The Seventh Seal

The Seventh Seal

DVD - 2009
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Antonius Block is a knight, who along with his squire, are returning home from the crusades. Black Death is sweeping their country. As they approach home, Death appears to the knight and tells him it is his time. Antonius challenges Death to a chess game for his life. Antonius and Death play as the cultural turmoil envelopes the people around them as they try, in different ways, to deal with the upheaval that the plague has caused.
Title: The seventh seal
[DVD]
Publisher: [Irvington, NY] : Criterion Collection, [2009]
Characteristics: 2 videodiscs (180 min.) : sd., b&w ; 4 3/4 in
Notes: Title from container
Originally released as a motion picture in 1957
Special features: Disc one: Introduction by Ingmar Bergman, recorded in 2003; audio commentary by Bergman expert Peter Cowie, with a new afterword; archival audio interview with Max von Sydow; a 1989 tribute to Bergman by filmmaker Woody Allen; theatrical trailer. Disc two: "Bergman Island:" (2006), an 83-minute documentary on Bergman by journalist Marie Nyreröd, featuring in-depth and revealing interviews with the director; "Bergman 101:" a selection video filmography tracing Bergman's career, narrated by Cowie
Contents: Disc one: The Seventh seal with introduction by Ingmar Bergman, recorded in 2003
Disc two: "Bergman Island:" (2006), an 83-minute documentary
Summary: Antonius Block is a knight, who along with his squire, are returning home from the crusades. Black Death is sweeping their country. As they approach home, Death appears to the knight and tells him it is his time. Antonius challenges Death to a chess game for his life. Antonius and Death play as the cultural turmoil envelopes the people around them as they try, in different ways, to deal with the upheaval that the plague has caused.
Alternative Title: Sjunde inseglet [DVD]
ISBN: 9781604651416
Branch Call Number: SEV
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r
reginator_22
May 18, 2020

I wanted to like this more. The dialogue is awesome but I just can't get over some slow parts of this film.

l
lukasevansherman
Mar 24, 2020

RIP Max Von Sydow. This is maybe the film to start with him.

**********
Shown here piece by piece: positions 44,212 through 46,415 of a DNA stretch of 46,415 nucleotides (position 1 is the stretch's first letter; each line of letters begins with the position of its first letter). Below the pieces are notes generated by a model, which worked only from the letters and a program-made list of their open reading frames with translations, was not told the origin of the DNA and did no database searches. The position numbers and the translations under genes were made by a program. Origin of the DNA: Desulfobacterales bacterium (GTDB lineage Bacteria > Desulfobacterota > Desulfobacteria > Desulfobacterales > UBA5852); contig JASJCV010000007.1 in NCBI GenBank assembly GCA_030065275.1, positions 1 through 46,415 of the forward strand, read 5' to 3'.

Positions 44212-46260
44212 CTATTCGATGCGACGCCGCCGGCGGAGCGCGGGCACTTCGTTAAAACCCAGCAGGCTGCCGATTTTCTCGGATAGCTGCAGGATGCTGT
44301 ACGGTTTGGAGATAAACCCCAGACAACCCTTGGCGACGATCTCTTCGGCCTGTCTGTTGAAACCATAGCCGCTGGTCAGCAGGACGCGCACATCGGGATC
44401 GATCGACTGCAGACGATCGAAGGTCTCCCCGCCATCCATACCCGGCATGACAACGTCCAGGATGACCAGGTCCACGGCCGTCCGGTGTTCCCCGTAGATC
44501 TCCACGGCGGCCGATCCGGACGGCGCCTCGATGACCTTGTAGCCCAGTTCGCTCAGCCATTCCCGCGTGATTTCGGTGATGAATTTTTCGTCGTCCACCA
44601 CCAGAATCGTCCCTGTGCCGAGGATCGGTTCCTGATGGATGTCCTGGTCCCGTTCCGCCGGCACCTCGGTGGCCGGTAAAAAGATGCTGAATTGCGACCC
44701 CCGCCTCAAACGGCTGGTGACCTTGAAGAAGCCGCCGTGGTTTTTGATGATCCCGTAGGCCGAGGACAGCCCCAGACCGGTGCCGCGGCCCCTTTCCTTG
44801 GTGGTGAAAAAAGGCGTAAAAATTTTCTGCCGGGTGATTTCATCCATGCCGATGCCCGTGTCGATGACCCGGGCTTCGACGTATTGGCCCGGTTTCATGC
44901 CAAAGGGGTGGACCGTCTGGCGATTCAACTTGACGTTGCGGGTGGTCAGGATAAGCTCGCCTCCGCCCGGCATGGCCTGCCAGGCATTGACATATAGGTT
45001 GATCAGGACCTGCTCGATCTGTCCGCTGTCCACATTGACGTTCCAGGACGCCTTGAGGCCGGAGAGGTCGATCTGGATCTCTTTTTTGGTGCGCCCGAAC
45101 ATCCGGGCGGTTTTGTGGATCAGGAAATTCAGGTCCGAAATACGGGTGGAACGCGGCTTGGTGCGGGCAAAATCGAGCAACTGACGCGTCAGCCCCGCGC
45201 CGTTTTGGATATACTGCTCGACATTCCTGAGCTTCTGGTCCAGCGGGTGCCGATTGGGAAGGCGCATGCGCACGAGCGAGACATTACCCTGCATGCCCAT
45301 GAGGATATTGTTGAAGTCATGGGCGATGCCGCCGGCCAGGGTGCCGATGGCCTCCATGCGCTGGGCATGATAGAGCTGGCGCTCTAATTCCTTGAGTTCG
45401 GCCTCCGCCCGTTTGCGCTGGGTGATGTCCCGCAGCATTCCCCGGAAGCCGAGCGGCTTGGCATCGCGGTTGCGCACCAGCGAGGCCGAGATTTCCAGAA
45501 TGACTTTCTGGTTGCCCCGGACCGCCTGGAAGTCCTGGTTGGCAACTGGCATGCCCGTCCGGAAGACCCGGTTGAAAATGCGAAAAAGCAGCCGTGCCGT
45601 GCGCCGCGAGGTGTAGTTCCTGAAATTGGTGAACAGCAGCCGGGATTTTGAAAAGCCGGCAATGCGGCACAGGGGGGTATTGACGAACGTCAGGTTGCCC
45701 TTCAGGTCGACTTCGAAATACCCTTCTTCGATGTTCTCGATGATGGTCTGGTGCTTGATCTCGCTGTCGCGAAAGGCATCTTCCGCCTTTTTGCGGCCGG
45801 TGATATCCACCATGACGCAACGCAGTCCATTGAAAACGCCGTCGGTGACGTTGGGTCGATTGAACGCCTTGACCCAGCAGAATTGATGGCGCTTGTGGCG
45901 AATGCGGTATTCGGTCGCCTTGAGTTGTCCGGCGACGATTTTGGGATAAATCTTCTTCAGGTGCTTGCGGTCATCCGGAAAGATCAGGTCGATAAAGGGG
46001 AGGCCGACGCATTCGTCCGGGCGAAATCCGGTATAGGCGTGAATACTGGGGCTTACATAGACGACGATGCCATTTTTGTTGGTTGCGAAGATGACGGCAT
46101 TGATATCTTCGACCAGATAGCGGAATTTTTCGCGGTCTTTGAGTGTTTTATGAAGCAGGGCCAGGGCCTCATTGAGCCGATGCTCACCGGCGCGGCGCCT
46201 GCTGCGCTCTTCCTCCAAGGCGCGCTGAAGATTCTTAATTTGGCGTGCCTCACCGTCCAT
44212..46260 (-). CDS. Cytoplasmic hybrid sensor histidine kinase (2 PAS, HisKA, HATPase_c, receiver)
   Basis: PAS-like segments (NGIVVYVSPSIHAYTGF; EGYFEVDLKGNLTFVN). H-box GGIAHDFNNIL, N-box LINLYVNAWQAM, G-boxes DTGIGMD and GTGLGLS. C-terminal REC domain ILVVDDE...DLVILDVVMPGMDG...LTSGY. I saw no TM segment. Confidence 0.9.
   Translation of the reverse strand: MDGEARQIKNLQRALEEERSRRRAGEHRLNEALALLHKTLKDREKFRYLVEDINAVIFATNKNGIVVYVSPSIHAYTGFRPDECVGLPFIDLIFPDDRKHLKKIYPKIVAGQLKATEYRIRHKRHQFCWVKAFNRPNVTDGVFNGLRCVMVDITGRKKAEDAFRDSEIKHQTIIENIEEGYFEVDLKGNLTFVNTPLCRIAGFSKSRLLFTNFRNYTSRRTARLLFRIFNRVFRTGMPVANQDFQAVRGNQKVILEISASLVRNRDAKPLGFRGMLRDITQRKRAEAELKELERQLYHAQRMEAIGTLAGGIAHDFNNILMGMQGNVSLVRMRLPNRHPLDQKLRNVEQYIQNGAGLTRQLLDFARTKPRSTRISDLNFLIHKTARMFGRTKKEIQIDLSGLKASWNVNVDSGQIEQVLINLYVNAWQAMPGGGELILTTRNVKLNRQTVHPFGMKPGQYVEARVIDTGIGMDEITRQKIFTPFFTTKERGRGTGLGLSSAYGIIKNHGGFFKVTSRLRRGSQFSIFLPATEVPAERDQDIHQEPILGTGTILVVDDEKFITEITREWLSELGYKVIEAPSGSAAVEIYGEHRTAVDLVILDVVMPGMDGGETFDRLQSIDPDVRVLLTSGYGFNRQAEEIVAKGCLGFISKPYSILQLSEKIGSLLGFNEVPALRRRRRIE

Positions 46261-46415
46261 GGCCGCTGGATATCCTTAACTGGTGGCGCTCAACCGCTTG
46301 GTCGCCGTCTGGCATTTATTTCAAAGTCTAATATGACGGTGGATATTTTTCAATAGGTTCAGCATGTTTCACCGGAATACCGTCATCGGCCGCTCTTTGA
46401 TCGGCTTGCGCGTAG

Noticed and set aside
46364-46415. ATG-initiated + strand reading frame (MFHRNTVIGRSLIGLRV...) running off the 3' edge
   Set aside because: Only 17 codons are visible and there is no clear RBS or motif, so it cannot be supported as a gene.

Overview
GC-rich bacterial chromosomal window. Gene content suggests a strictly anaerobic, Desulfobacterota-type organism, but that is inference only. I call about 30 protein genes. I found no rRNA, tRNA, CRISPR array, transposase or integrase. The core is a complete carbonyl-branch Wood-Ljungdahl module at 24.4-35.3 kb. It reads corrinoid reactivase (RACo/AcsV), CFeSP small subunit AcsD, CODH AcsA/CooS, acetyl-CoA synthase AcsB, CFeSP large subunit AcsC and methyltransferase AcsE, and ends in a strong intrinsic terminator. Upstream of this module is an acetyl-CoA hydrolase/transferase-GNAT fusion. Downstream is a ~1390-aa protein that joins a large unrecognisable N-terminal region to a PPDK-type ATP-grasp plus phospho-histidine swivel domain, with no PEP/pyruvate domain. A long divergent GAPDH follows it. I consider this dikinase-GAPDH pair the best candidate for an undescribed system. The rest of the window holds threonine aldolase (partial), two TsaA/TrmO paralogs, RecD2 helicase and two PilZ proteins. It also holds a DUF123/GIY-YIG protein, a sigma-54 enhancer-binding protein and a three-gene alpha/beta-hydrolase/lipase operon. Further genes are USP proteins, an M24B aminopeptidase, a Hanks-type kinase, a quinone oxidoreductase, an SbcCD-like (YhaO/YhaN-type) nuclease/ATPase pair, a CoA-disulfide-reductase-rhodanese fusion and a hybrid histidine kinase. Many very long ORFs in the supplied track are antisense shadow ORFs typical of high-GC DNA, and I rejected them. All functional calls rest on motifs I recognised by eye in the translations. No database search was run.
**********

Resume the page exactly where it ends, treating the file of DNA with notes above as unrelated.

c
Calvacade
Mar 09, 2020

The "Seventh Seal" is a masterpiece of cinema and film-making, because of the richness of the symbolism it contains as well as the impeccable acting of its actors. The pathos of feeling exhibited by Max von Sydow and the other players is palpable, as is the depth of emotion, symbolism, and ultimate optimism that Bergman imbues every part of the film with, from the opening sequence, in which von Sydow plays chess with Death, until the last chess sequence.

v
VonHafenstaaad
Feb 22, 2020

One of Bergman's masterpieces. No film since has examined the meanings of life in such a way since. Exploring themes relevant today like existentialism, faith in the silence of God, and what makes life worth living. Would be worth watching more than once as there is so much that gets missed the first time. Great and thought provoking.

e
Ephriam
Jul 04, 2019

Bored out of my mind. Believe the black and white picture was the best part of the movie.

j
jimg2000
Feb 20, 2019

Rich story and thanks to the insights in the essay in the booklet insert, I think I got most of what Bergman was trying to convey the meaning of life and death to a broad array of people in the social strata in the days of the Crusades and Black Death.

The subtle move in knocking over the chess pieces:
https://cinemascandinavia.wordpress.com/articles/issue-3-ingmar-bergman/cheating-death-the-anti-logic-of-the-chess-match-in-the-seventh-seal/
The essay:
https://www.criterion.com/current/posts/21-the-seventh-seal

r
rhodo86
Feb 12, 2017

A masterpiece. I watched it and the passion of Joan of Arc in the same evening a week ago but the teary face of a woman monopolized my dreams that night. As some reviewers already mentioned here, the challenge of the existence of God was dated. Both movies talked about grace, courage in the face of death and God's silence in a very different way, both deserved 5 star rating but one seemed to stand the test of time a bit better according to my dreams from that night.

a
ANTHONYZEDAN
Feb 02, 2017